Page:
It is now over 50 years since General Council agreed to encourage full participation in all committees and boards. Women didn’t need much encouragement. They had already developed among themselves the skills needed to provide knowledgeable leadership. Today they are given equal opportunity to exercise those skills. Mardi Tindal is moderator, Nora Sanders is General Secretary of General Council and Lynn Maki is Executive Secretary of Alberta and Northwest Conference.
Women’s groups no longer need to build hospitals but they are still an important part of every healthy congregation. They offer friendship and support to members while giving them an opportunity to work towards common goals. They offer a ministry of caring through support for those who are ill or bereaved. Some congregations now include a parish nurse on their staff.
In addition to the leadership roles they now play, women carry on their historic roles, teaching Sunday School, leading youth groups such as CGIT, playing the piano, singing in the choir, and fundraising for missions and social service agencies, colleges and chaplaincies as well as for local congregations and the Mission and Service fund. They still bake pies and cookies, sew quilts and crafts, organize study groups, raise awareness of political issues, cater to weddings, funerals and community suppers—and then do the dishes! And they know how to have fun together, as anyone who has seen some of their skits can attest!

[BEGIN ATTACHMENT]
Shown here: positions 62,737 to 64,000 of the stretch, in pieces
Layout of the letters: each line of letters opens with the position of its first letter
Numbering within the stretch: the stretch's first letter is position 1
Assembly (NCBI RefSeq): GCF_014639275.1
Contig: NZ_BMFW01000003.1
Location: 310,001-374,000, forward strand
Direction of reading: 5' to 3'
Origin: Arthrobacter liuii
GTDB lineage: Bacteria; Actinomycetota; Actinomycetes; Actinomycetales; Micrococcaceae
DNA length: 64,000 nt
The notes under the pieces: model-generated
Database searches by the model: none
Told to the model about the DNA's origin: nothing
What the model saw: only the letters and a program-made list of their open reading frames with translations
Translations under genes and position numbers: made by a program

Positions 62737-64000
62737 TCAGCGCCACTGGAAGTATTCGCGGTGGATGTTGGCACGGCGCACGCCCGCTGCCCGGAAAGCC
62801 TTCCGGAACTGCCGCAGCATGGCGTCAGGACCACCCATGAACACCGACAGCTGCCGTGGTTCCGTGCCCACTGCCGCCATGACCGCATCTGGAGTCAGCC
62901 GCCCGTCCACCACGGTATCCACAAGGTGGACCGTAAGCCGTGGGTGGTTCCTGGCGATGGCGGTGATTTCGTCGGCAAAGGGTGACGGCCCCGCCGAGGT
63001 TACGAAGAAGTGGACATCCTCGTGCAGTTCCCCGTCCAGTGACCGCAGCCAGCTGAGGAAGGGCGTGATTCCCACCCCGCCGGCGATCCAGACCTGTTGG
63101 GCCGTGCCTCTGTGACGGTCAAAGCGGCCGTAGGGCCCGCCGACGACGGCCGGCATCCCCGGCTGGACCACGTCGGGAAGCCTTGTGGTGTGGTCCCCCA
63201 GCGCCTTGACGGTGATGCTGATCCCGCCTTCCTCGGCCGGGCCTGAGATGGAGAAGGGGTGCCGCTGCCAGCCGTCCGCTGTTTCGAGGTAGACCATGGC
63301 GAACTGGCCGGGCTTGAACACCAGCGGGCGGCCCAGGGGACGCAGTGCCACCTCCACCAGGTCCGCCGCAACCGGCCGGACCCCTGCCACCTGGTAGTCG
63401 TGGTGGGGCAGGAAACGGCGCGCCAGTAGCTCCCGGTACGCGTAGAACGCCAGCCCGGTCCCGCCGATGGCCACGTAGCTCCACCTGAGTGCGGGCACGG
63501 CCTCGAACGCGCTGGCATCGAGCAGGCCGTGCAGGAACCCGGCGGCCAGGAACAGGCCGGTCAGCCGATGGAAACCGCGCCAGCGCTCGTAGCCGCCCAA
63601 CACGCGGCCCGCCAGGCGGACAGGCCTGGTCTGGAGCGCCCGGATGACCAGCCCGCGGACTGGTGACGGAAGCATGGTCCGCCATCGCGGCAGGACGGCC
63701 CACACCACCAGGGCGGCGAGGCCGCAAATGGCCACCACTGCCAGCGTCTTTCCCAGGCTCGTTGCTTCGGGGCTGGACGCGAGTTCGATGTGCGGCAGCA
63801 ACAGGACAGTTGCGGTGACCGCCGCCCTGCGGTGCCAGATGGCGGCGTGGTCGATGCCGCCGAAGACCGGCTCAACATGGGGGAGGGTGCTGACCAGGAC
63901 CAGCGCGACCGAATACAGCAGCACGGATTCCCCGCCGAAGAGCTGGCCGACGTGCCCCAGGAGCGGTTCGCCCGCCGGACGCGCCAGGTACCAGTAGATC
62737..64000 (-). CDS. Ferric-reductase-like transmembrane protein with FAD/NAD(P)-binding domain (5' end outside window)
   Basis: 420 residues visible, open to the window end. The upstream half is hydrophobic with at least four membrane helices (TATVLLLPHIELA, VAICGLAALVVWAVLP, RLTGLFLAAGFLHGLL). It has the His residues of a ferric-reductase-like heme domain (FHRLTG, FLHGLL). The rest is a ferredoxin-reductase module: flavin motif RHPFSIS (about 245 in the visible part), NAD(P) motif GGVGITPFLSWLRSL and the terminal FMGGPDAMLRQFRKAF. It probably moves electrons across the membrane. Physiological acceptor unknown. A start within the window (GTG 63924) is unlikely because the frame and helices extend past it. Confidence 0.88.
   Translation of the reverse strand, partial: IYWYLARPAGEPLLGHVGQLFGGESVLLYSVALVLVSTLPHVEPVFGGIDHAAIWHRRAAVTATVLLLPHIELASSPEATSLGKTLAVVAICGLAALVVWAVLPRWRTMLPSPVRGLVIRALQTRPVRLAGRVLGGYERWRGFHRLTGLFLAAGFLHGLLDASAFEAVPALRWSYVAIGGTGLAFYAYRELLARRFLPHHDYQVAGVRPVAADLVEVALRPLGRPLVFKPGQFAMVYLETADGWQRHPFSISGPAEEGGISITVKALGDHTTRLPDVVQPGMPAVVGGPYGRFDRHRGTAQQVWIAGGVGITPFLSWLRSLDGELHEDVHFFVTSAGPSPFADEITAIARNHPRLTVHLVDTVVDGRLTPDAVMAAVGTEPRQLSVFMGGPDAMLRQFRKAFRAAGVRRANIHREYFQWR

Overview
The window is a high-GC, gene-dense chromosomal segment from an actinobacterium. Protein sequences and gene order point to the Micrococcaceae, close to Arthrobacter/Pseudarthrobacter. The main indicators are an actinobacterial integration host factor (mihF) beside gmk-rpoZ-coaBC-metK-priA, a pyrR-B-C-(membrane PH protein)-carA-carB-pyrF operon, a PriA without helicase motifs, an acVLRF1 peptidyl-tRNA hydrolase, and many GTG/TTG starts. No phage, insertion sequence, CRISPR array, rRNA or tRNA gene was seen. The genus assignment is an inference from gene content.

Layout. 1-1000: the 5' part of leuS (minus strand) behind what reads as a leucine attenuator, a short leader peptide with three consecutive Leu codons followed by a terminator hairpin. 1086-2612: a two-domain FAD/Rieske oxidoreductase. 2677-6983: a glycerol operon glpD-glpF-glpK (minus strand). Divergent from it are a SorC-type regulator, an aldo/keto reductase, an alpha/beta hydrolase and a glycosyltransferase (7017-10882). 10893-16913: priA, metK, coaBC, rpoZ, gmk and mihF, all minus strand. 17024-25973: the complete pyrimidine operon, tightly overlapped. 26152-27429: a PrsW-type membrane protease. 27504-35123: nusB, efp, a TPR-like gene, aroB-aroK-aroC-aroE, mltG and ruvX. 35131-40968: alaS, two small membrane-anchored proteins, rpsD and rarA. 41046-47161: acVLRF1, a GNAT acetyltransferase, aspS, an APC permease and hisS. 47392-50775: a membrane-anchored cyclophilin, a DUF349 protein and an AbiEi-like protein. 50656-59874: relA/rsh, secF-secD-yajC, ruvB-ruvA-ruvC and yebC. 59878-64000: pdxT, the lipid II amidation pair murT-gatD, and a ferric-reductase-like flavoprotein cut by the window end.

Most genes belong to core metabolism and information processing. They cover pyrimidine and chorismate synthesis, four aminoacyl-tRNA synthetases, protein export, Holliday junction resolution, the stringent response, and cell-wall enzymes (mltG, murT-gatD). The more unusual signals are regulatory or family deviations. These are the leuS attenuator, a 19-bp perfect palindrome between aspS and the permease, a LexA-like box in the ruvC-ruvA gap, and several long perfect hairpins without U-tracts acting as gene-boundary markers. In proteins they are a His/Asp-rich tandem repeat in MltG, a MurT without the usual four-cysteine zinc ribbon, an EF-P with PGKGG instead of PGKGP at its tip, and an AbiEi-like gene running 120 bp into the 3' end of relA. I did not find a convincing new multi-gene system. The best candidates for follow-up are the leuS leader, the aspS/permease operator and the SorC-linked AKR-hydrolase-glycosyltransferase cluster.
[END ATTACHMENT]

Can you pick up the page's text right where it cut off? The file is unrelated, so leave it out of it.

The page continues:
In 1915, Mrs. George Bremner wrote of the Presbyterian women: “Someday someone may give to these noble women the place in history they deserve, and pen a worthy tribute to their devotion and self-sacrifice.” Since then, nearly 100 years have passed and women’s stories are still often ignored or unreported. A national church initiative, “Making Room for Women in the Archives,” hopes to ensure that many of the stories are preserved so that when someone finally does pen the stories, they will be available for study.
The 2008 United Church Annual Report affirms that:
“Ours is a rich and vital legacy of faith and of faith in action. Our work has sustained countless thousands of people in Canada and throughout the world,” to which the women of the church can say, “Amen!”
Edmonton writer and historian Gayle Simonson is a member of the board of the Alberta and Northwest Conference Historical Society. She is the author of Ever-Widening Circles: A History of St. Stephen's College. She is currently continuing research on a number of women from Alberta history